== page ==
How to make a CSS-only hamburger menu

Alberto de Murga
4 min readMay 3, 2023

Recently I was doing some small modifications to my site, when I rediscovered the hamburger menu I made for it. It is not very special, just a menu that, once you go into a small resolution, it will compress itself into a hidden vertical menu that you can show or hide by pushing a button. The interesting part of it is that it is made only using HTML and CSS.

I remember when I was making it that I could not find a full example on the internet about how to accomplish this, and that it implied a lot of trial and error to achieve the desired result. So, I extracted the code of the menu and turned it into a simplified example.

The requisites

When I started this project, I had a few requisites that it must fulfil:

  • It could only use HTML and CSS, including interactions (obviously).
  • It has to be the same menu, not having two different menus and displaying only one.
  • In case the CSS fails to load, it should be at least functional.

The process

The project has the following steps:

  1. Make a list of links.
  2. Make the list of links look nice on big screens.
  3. Make the list of links look nice on small screens.
  4. Make the list of links on small screen collapsable.

Starting point, a list of links

A menu is, at the end, a list of links used for navigation, so we start with that:

<nav>
<!-- Always visible items in the nav bar -->
<ul>
<li>
<a href="https://threkk.com">threkk.com</a>
</li>
</ul>
<!-- The collapsable menu -->
<ul>
<li><a href='https://mastodon.social/@threkk'>Mastodon</a></li>
<li><a href='https://twitter.com/threkk'>Twitter</a></li>
<li><a href='https://github.com/threkk'>Github</a></li>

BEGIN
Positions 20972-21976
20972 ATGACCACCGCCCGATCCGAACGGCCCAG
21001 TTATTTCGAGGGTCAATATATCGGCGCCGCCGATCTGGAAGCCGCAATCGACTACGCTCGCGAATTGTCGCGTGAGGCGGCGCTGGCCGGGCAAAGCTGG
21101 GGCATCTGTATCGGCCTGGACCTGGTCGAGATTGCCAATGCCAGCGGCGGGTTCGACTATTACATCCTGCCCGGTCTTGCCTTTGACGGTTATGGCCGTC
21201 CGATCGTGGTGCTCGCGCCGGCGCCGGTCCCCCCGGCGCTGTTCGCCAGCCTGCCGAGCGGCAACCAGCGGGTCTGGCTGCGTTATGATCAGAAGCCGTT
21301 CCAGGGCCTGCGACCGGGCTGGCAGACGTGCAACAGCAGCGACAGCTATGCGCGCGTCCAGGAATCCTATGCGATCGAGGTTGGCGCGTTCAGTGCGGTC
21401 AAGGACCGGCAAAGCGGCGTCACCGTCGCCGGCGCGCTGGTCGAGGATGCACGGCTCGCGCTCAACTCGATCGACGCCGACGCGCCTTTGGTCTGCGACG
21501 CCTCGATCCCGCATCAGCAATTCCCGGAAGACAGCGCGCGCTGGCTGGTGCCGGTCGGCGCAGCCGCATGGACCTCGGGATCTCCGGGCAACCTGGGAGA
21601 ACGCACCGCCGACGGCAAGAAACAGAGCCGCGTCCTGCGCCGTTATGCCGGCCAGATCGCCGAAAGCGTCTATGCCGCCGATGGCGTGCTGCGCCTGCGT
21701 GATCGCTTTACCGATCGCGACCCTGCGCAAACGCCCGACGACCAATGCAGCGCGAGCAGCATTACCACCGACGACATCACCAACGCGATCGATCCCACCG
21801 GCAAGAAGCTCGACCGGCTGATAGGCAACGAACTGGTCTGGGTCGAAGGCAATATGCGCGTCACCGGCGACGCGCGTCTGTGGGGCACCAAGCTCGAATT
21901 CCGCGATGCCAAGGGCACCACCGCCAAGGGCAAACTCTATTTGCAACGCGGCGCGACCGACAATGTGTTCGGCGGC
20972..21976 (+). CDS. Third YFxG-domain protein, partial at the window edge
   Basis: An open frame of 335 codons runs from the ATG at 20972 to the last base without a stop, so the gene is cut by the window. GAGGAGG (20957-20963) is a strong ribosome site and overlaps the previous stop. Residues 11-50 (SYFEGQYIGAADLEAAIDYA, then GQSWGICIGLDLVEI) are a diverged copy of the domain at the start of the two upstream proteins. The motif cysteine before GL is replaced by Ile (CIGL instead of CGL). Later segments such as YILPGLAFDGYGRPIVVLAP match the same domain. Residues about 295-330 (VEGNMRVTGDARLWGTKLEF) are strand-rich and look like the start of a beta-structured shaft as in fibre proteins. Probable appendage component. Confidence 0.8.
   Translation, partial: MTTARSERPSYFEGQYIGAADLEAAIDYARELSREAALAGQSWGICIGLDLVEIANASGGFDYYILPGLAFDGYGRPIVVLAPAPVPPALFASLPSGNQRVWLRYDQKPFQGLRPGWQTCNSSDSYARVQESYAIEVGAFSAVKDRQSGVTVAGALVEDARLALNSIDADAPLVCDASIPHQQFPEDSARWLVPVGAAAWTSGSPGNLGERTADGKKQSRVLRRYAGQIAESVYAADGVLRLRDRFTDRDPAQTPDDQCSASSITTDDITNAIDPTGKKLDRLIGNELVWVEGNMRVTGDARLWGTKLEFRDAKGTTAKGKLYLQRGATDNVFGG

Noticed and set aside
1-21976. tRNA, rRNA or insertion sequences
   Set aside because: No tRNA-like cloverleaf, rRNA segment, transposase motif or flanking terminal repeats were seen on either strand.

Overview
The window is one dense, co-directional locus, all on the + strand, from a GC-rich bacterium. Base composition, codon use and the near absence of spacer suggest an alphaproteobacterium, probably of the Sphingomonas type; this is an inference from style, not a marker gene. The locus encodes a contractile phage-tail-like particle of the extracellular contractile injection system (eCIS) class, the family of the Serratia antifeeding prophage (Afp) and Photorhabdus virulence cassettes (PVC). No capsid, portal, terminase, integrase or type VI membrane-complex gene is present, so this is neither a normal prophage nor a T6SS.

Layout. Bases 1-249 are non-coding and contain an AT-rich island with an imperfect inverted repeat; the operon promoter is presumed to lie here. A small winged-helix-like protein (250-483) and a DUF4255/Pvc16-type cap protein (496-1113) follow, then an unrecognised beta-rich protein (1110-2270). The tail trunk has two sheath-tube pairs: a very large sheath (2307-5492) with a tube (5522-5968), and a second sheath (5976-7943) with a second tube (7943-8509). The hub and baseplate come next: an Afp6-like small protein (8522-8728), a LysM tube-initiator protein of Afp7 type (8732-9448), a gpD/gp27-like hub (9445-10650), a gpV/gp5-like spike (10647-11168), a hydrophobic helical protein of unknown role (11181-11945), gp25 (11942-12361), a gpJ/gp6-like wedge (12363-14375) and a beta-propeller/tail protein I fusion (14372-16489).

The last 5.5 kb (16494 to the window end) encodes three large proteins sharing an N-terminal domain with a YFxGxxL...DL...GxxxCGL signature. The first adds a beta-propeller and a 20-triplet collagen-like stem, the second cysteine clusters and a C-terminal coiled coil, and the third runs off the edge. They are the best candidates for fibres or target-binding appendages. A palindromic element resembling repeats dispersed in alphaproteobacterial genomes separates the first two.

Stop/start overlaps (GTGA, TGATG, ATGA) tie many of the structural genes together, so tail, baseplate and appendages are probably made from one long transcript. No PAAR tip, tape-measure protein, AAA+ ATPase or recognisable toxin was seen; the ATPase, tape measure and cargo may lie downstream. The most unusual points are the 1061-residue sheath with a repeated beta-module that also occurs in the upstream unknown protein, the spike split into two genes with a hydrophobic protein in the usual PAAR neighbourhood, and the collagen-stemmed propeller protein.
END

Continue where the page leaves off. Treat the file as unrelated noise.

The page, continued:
</ul>
</nav>

This list is basically all the HTML we will use for the whole menu, the rest will be CSS magic.

Making the list look nice on big screens

This part is straightforward, with a bit of CSS we are set. It is up to you to decide what looks nice:

nav {
background-color: SeaGreen;
color: snow;
display: flex;
justify-content: space-between;
}
nav ul {
/* Make the markers disappear */
list-style-type: none;
}
nav ul li {
/* Puts the elements in a single line */
display: inline-flex;
margin: 0.3em 1em;
}

We are done with this part, and we will not make any changes in this part.

For the full CSS, check the links at the end of the article.

Making the list look nice on small screens

Using media queries, we restrict the following rules to only small resolutions. You can play around with the value used depending on if, for instance, you want to consider tablets “small devices”.

@media (max-width: 576px) {
nav {
flex-direction: row;
flex-wrap: wrap;
margin-left: 0;
margin-right: 0;
}
/* Because we are in mobile mode, we want to display it as a
vertical list */
nav ul {
display: block;
}
/* We have two lists: the first one are the always visibile items
in the menu bar. The second one is the one that will be hidden */
nav ul:last-child {
width: 100%;
flex-basis: 100%;
}
nav ul li {
margin-bottom: 0;
width: 100%;
text-align: right;
padding: 0.5em;
}
}
It IS a hamburger menu.

Making the list of links on small screen collapsable.

Finally, the interesting part. All the magic is here: given a checkbox, if it is not marked, the adjacent list is not displayed.

input[type='checkbox']:not(:checked)+ul {
display: none;
}

First, we add a checkbox with a label to our HTML.

<nav>
<!-- Always visible items in the nav bar -->
<ul>
<li>
<a href="https://threkk.com">threkk.com</a>
</li>
</ul>
<!-- The hamburger menu -->
<label for='menu' tabindex="0">
🍔
</label>
<input id='menu' type='checkbox' />
<!-- The collapsable menu -->
<ul>
<li><a href='https://mastodon.social/@threkk'>Mastodon</a></li>
<li><a href='https://twitter.com/threkk'>Twitter</a></li>
<li><a href='https://github.com/threkk'>Github</a></li>
</ul>
</nav>

The checkbox and the label will be hidden on big screens, and their value will be irrelevant.

nav input[type='checkbox'], nav label {
display: none;
}

But in small resolutions, we display the label while keeping the checkbox hidden for aesthetic purposes.

/* Stlying the menu icon, the checkbox stays hidden */
nav label {
text-align: right;
display: block;
padding: 0.5em;
line-height: 1.6em;
align-self: center;
}
There is room for improvement by adding some animations.

Et voilà. That is all. You can see the full example in action here, and you can check the full source code on GitHub.

Did you like this post? Let me know on Mastodon or Twitter!

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Alberto de Murga

Software engineer at @bookingcom. I like to make things, and write about what I learn. I am interested in Linux, git, JavaScript and Go, in no particular order.